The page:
Smeg Professional Blender review – simplicity, luxury, and quality

I tested the latest Smeg Professional Blender on whizzing up smoothies, dips and more

Smeg Professional Blender in a brushed stainless steel finish with bowls of fruit in front of it
(Image credit: Smeg)
Homes & Gardens Verdict

The space-age style of Smeg's blender makes this one of the sleekest, most premium models on the market. It's meticulously thorough and the vacuum pump is useful for keeping blends fresher for longer. It's expensive though.

Reasons to buy
  • +

    Simple and sleek LCD display

  • +

    Vacuum pump for freshness

  • +

    Can be used right and left-handed

  • +

    Effective across all functions

  • +


Reasons to avoid
  • -


  • -

    Large footprint

You can trust Homes & Gardens. Our expert reviewers spend hours testing and comparing the latest products, helping you choose the best for you. Find out more about how we test.

A few months ago, I had a sneaky peek behind the curtain at Smeg and saw this product in the pipeline. It has taken all my willpower not to write about it; adding vacuum technology to a blender is such a good idea. The main issue with making your own smoothies and dips is that they expire pretty fast. Vacuum sealing means no more brown smoothies and grey guacamole. 

This is Smeg’s most technologically advanced blender by a long way. In fact, it's a rival to the best blenders on the market. It’s a marvel to look at, a joy to use, and it boasts some impressive performances across smoothies, dips, and ice.

As you can imagine, I’ve been itching to review this for months, so as soon as I could get one into the kitchen, I started blending. In spite of the hefty price tag, I love it. It’s perfect for busy, modern kitchens, but that doesn’t mean it’s perfect for you. Here’s everything you need to know.


Smeg Professional Blender

(Image credit: Future)
Swipe to scroll horizontally
Dimensions8 7/8 x 6 5/8 x 16 9/16 inches
Weight19 lbs
Blending jug capacity51 oz
MaterialsTritan™ Renew and aluminium
Speed levels 9
Programs 5 (smoothie, green smoothie, frozen dessert, auto-clean)
Power cord length39 inches


Smeg Professional Blender unboxing

(Image credit: Future)

It was great to see a real effort on the sustainability front from Smeg. This comes in a big cardboard box and cardboard packaging. There are some plastic sleeves to keep parts scratch-free, but this is minimal and could be taken to soft plastic recycling. 

On the countertop, this is simply stunning. As soon as the brushed stainless steel base came out the box, I was taken back to Smeg’s exclusive unveiling of their blender. It looks like a really premium product, but they haven’t made it overwhelming either. The buttons all have simple icons and the big LCD dial on the front is extremely self explanatory: it will countdown or time your blends, as well as navigate through different blending speeds. 

Smeg provides some cleaning tools, the vacuum sealant, and a thick, but not heavy 51 oz glass pitcher. They’ve put quantity measurements on both sides of the pitcher, so that you can slot the jug on to suit both right and left handed users, which is a feature not to be underestimated.

Who would it suit?

Smoothie, guacamole, and hummus in front of the Smeg Professional blender

(Image credit: Future)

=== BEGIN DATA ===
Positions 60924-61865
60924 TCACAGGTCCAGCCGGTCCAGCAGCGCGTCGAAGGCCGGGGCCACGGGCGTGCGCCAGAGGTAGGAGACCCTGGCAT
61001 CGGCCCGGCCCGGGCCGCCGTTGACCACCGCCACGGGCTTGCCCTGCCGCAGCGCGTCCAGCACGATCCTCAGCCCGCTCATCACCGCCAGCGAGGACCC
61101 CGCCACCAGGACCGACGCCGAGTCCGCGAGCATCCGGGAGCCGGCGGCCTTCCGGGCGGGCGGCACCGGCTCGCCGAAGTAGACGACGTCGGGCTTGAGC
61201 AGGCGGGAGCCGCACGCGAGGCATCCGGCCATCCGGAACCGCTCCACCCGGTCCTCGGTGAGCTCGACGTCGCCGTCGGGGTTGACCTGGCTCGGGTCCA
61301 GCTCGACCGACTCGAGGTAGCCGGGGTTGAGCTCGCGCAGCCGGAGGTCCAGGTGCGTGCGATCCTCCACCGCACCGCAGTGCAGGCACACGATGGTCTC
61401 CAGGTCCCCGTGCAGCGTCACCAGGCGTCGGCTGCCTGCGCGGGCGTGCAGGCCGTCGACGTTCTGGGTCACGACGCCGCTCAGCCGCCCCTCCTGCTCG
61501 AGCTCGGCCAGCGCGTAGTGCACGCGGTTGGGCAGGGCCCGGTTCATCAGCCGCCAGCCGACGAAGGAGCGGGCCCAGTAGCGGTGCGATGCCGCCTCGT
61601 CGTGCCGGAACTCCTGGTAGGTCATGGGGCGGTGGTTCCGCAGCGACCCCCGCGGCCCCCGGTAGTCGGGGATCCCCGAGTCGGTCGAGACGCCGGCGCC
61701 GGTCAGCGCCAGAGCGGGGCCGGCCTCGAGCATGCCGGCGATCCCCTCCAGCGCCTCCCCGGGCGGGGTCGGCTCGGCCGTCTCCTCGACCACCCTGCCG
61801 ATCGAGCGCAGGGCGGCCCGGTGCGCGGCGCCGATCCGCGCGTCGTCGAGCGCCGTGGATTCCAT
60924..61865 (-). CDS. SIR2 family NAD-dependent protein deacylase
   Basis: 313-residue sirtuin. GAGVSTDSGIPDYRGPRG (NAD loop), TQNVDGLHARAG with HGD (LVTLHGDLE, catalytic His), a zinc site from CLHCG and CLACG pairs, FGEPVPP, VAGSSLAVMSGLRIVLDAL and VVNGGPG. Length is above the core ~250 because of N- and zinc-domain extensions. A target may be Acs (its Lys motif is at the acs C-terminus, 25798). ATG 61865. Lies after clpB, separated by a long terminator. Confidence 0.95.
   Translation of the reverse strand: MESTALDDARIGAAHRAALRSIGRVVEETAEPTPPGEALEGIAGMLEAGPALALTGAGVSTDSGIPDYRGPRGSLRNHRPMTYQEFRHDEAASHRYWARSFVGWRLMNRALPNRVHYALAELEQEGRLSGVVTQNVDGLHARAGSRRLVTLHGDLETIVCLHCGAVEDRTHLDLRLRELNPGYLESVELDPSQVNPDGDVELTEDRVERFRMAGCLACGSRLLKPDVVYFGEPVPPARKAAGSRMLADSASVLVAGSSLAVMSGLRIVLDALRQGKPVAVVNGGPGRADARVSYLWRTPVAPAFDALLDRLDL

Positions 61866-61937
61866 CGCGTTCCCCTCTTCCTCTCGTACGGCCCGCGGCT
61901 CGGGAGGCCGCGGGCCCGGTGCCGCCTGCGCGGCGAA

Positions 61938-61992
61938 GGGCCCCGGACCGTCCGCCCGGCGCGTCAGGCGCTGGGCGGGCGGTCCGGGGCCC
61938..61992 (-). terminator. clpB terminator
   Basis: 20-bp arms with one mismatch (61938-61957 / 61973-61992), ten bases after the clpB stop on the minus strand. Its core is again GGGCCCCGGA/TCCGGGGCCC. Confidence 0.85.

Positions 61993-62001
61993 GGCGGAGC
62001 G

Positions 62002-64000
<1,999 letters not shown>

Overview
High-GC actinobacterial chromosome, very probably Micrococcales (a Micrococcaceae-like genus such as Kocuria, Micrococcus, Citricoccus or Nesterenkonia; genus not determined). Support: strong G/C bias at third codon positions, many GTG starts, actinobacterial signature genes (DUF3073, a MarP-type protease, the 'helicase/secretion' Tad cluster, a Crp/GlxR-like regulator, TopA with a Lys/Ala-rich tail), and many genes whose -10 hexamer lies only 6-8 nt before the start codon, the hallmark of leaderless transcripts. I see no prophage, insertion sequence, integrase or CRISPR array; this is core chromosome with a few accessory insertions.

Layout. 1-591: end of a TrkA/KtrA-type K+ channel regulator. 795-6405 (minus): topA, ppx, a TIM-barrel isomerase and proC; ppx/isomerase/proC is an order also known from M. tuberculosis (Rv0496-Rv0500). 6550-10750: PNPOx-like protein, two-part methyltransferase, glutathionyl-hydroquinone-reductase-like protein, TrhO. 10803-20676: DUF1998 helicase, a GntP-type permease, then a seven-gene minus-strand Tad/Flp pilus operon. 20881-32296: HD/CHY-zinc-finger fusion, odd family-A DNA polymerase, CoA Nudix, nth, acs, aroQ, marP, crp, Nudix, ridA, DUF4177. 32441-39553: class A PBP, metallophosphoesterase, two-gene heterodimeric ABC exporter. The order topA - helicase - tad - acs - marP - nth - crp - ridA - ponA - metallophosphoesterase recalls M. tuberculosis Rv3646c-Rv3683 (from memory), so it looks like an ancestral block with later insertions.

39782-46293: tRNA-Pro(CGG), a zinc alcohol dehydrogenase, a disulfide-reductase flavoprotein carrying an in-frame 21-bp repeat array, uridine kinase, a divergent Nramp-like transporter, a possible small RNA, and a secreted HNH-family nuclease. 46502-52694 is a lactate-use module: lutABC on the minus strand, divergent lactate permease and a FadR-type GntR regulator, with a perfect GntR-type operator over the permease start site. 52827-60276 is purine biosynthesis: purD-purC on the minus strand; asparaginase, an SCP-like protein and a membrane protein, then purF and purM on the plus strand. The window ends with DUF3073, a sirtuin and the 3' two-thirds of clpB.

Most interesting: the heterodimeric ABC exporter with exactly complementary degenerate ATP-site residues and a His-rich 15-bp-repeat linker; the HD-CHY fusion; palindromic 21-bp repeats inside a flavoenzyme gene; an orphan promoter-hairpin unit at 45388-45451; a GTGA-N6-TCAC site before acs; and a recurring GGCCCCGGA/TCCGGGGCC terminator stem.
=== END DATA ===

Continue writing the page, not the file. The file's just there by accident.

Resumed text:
The sheer size and capacity of the Smeg blender tailors it to large homes specifically. It’s beautiful, but also extremely big, so you need deep countertops or cupboards if you want to keep the Smeg without resenting its space consumption. 

Unlike most big blenders, this could still appeal to single-users, especially those who batch blend. The useful vacuum seal will slow how quickly your smooth oxidizes, so you can make huge quantities and store them in the refrigerator and they'll stay fresher for longer. 

What is it like to use?

Smeg Professional Blender base with buttons and controls

(Image credit: Future)

There’s a lot to love about the Smeg, most specifically the way that the design blends smart, sleek finishes with simple controls. The icons meant that I only needed to a cursory glance over the instruction manual, more to confirm that, yes, the ice cube icons were ice cubes, and, yes, the fruit icon is for smoothies. 

I gave the pitcher a rinse and pushed it onto the rubber base. The first time I pushed the pitcher into the base and the lid onto the pitcher, I found the rubber gave back some resistance. Over the course of our tests, it became a lot smoother and easier to do, but if you’re not very strong, get ready to use a bit of muscle the first time you use the Smeg. 

There are plenty of neat features which it would be easy to overlook. For example, the stopper which should sit in the feeding chute hole on the lid can also be used to measure syrups and other liquids which you might add to your smoothies. 

Test 1: smoothies

Smeg Professional Blender pitcher with smoothie inside

(Image credit: Future)

What’s a blender without smoothies? It’s the first test we put every blending appliance through. I placed frozen berries, banana, spinach, and almond milk into the pitcher. There’s a special smoothie function which you can select, a time will appear on the main dial, and then simply pushing it in will start the blender. It’s quite noisy, making on average 82 dBA of noise. You can hear the automated function running through different blending speeds and strength in an attempt to blend the ‘smooth’ into ‘smoothie’.

Towards the end of the blending, the power really went to full force and I was worried something was jammed. I lifted the stopper on lid off and added more almond milk, which the blender quickly incorporated into the drink. I was curious to see whether it had been jammed, so ran a smoothie bowl (with the same, original amount of almond milk) and heard that same, high speed blending at the end. It turns out, this is all part of the blending pre-sets, so there’s no need to worry. The results of both my smoothie and smoothie bowl were flawless: there were no seeds from the berries, no traces of spinach, and no ice crystals. I don’t like to say that things are ‘the best ever’ because it gives no scope for other blenders to come in and do a better job, but this is the best smoothie, texture wise, I’ve ever made.